About 800 barely populated islands with white-sand beaches sitting in a turquoise sea, some of the best diving in the region, roving sea gypsies and barely a hotel or tourist to be seen. It’s hard to believe that a place like the Myeik Archipelago still exists in Southeast Asia. Accessing these gorgeous islands takes time and is not cheap, but those who make the investment will get to live out every beach junkie’s fantasy in one of the last unknown areas of Asia.
The temples, monasteries, ruined palace and crumbling city walls of the former Rakhine capital of Mrauk U stand as a permanent reminder of what a remarkable place it must have been at its zenith in the 16th century. Back then, wide-eyed Western visitors compared the city to London or Venice. But Mrauk U is no museum piece; its temples are surrounded by working villages and emerald-green rice fields. Best of all, Mrauk U sees no more than 5000 foreigners a year, so you’re likely to have this ruined splendour to yourself.
Attractive, laid-back Hsipaw is ideally placed for quick, easy hikes into fascinating Shan and Palaung villages, as well as more strenuous ones to barely visited hamlets. The surrounding area feels far less discovered than the treks available around Kalaw, or much of Southeast Asia. Hsipaw itself is a historic town with a royal past – it has its very own Shan palace – and an area known as ‘Little Bagan’, full of ancient stupas. There’s also a great morning market by the Dokhtawady River.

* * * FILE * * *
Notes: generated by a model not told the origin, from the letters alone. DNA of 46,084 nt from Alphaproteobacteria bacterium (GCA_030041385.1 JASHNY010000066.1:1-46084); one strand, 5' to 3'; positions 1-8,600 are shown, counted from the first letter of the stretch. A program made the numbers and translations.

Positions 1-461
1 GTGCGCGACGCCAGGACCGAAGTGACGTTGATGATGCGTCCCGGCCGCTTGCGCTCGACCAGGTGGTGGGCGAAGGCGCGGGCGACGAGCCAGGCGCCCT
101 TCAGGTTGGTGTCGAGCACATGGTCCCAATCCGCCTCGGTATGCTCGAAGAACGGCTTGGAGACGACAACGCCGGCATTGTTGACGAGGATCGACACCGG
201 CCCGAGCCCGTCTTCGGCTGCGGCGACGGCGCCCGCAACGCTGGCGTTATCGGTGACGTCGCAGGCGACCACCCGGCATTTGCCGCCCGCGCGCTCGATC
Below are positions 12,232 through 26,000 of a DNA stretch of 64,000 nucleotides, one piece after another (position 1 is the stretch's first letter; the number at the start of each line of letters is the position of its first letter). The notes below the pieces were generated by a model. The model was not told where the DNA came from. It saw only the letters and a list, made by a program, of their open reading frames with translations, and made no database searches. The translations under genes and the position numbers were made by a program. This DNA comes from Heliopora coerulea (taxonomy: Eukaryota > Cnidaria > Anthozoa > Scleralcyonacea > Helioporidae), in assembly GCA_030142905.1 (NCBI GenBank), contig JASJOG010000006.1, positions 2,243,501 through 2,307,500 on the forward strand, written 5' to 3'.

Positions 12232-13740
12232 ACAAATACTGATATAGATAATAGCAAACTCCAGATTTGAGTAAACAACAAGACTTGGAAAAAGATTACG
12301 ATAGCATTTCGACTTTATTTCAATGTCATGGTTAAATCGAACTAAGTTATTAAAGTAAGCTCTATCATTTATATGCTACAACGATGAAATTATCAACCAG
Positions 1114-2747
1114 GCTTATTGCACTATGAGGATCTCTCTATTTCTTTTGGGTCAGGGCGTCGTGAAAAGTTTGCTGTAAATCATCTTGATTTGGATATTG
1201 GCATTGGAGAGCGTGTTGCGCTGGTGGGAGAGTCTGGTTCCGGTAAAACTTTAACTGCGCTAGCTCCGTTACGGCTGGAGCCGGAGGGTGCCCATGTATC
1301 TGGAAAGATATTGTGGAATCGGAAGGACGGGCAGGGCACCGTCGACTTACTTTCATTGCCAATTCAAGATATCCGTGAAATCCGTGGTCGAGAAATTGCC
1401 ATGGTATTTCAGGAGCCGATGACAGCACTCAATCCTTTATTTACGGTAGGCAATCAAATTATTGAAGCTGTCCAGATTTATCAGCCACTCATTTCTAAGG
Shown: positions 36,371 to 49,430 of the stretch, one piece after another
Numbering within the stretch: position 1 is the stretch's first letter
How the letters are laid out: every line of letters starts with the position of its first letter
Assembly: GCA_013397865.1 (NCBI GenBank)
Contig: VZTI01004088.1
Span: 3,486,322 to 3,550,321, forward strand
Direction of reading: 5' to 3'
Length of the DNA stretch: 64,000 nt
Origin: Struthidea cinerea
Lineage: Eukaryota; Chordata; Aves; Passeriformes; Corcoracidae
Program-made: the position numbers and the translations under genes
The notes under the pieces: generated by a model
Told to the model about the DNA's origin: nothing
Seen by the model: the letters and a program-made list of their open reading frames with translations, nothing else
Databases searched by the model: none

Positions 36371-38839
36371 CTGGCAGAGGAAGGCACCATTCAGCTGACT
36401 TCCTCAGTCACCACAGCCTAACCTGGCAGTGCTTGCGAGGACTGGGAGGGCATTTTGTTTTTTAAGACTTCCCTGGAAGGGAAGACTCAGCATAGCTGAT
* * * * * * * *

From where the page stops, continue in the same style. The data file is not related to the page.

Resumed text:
With its cooler temperatures, higher elevations and many locals descended from Nepali Gurkha soldiers, Kalaw boasts an almost Himalayan atmosphere. Unsurprisingly, this is one of the best places in Myanmar for upcountry treks, with the authorities relaxed about foreign visitors getting off the beaten track. As you hike through the Danu, Pa-O and Taung Yo villages that dot the forests, fields, trails and roads that link Kalaw with Inle Lake, you’ll get a real insight into the lives of the hill peoples who populate the area.
Stranded in splendid isolation on the Myanmar–India border, Rih Lake is small but perfectly formed: a heart-shaped, mystical body of water surrounded by lushly forested hills. As spectacular as the lake is, the rugged journey here through the little-seen mountains, valleys and villages of northern Chin State is also memorable. Only a handful of foreign travellers visit each year, so you are guaranteed attention from the friendly locals. Don’t expect much in the way of comfort, or tourist facilities. Instead, revel in being way off the beaten track.
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